Confirmation bias, also called myside bias, is the tendency to search for, interpret, favor, and recall information in a way that confirms one’s beliefs or hypotheses while giving disproportionately less attention to information that contradicts it.

. . . .

It is a type of cognitive bias and a systematic error of inductive reasoning. People display this bias when they gather or remember information selectively, or when they interpret it in a biased way. The effect is stronger for emotionally charged issues and for deeply entrenched beliefs. People also tend to interpret ambiguous evidence as supporting their existing position. Biased search, interpretation and memory have been invoked to explain attitude polarization (when a disagreement becomes more extreme even though the different parties are exposed to the same evidence), belief perseverance (when beliefs persist after the evidence for them is shown to be false), the irrational primacy effect (a greater reliance on information encountered early in a series) and illusory correlation (when people falsely perceive an association between two events or situations).

A series of experiments in the 1960s suggested that people are biased toward confirming their existing beliefs. Later work re-interpreted these results as a tendency to test ideas in a one-sided way, focusing on one possibility and ignoring alternatives. In certain situations, this tendency can bias people’s conclusions. Explanations for the observed biases include wishful thinking and the limited human capacity to process information. Another explanation is that people show confirmation bias because they are weighing up the costs of being wrong, rather than investigating in a neutral, scientific way.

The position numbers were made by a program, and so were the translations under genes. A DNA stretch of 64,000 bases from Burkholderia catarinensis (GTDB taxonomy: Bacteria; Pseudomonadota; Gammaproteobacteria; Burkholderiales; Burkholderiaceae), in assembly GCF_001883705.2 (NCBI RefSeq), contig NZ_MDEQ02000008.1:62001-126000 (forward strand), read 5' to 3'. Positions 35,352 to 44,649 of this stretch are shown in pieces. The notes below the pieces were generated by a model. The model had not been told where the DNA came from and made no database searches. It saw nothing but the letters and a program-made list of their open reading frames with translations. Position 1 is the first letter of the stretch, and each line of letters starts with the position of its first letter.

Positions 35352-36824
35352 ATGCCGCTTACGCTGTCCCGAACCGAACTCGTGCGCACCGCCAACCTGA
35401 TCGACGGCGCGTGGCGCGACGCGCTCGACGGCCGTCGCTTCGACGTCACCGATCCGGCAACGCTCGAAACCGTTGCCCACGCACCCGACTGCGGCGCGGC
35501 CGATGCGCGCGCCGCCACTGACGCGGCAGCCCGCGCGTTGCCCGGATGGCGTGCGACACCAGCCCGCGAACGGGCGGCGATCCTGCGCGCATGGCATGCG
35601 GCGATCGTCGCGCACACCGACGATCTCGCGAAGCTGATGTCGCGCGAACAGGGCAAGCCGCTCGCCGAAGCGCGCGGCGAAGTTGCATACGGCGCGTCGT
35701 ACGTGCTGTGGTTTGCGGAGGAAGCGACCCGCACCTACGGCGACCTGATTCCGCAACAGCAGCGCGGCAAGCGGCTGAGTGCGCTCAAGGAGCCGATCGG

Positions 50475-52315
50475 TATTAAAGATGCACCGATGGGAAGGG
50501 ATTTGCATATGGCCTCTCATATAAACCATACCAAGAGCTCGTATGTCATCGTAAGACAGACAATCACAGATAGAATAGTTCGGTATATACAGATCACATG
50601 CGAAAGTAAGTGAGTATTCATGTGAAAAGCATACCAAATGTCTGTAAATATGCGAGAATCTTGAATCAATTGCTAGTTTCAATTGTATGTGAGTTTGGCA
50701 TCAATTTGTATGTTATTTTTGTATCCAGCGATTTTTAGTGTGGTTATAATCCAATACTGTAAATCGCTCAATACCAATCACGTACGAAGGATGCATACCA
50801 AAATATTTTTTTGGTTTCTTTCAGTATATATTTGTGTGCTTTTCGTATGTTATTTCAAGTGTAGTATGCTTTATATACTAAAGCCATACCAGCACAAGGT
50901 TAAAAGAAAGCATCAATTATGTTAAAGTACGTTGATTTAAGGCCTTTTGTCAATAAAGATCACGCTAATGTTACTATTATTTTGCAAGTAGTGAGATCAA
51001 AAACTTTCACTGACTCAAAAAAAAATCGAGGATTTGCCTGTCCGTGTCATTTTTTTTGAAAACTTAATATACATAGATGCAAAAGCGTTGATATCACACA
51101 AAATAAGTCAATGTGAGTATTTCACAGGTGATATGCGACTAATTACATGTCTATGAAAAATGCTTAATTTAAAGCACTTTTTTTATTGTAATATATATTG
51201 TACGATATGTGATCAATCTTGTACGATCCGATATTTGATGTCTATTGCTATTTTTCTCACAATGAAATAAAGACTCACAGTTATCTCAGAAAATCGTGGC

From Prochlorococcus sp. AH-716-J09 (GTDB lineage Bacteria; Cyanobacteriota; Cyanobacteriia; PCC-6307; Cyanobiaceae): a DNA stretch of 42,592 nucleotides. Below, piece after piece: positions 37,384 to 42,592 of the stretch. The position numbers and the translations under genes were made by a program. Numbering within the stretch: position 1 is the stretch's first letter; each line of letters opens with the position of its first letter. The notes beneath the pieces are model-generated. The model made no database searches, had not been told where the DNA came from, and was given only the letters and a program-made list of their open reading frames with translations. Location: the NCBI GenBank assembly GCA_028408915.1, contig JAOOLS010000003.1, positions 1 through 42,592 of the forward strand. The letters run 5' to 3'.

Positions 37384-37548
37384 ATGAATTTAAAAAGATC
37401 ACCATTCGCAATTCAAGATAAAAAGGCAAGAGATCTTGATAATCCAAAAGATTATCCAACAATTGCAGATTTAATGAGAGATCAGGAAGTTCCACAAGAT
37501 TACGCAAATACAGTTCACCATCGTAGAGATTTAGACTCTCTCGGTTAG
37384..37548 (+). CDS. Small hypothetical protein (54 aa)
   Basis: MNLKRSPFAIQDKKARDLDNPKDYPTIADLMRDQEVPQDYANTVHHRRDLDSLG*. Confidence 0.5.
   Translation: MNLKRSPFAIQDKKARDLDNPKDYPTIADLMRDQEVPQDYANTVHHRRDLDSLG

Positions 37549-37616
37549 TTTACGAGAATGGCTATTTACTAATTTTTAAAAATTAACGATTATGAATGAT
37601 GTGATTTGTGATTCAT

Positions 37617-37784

Link to the rest at Wikipedia

New Author Earnings report tracks author incomes over time, but will John Scalzi buy it?

25 September 2015

From Chris Meadows via TeleRead:

John Scalzi takes the time to comment on that New York Times article that I mentioned yesterday. He scoffs at the latest Author Earnings figures on the basis of “the source [being] unabashedly pro-indie (and less-than-subtly in my opinion anti-publishing)” and thence opines that publishers know exactly what they’re doing in raising the price of e-books. They’re intentionally protecting the print market, Scalzi believes, at least insofar as the strategy touches on novels.

. . . .

Scalzi casts this as a primarily anti-Amazon strategy:

Investing time in strengthening alternate retail paths makes sense in that case, especially if, as the article suggests, consumers are happy to receive the book in different formats for an advantageous price. If people fundamentally don’t care if they read something in print or electronic format, as long as they get a price they like, that leaves publishers a lot of room to maneuver.

That’s an interesting notion, not least because of the idea that maybe people really don’t care which format they get it in, as long as they get it cheap. While I’m certainly not in any position to be able to judge the truth of that, I will note that this strategy does serve to drive business not only to the remaining independent and chain paper bookstores, but also to Amazon, who still controls something like 1/3 of all print sales and 2/3 of all online print sales in the US. And they do so in a medium for which there is no agency pricing. Amazon can mark print books as low as they want to—and indeed, they’re often marking them to below the price of new-release e-books.

Scalzi also ascribes significance to the recent Authors Guild survey showing that authors are having a harder time making a living these days.

. . . .

Scalzi also ascribes significance to the recent Authors Guild survey showing that authors are having a harder time making a living these days. Scalzi opines there are three kinds of authors: dinosaurs, who are tied to the old publishing model and might go extinct if it fizzles; mammals, who are profiting from the new indie model; and cockroaches, who adapt to market conditions, are largely model-agnostic, and will thrive no matter what happens. Scalzi writes: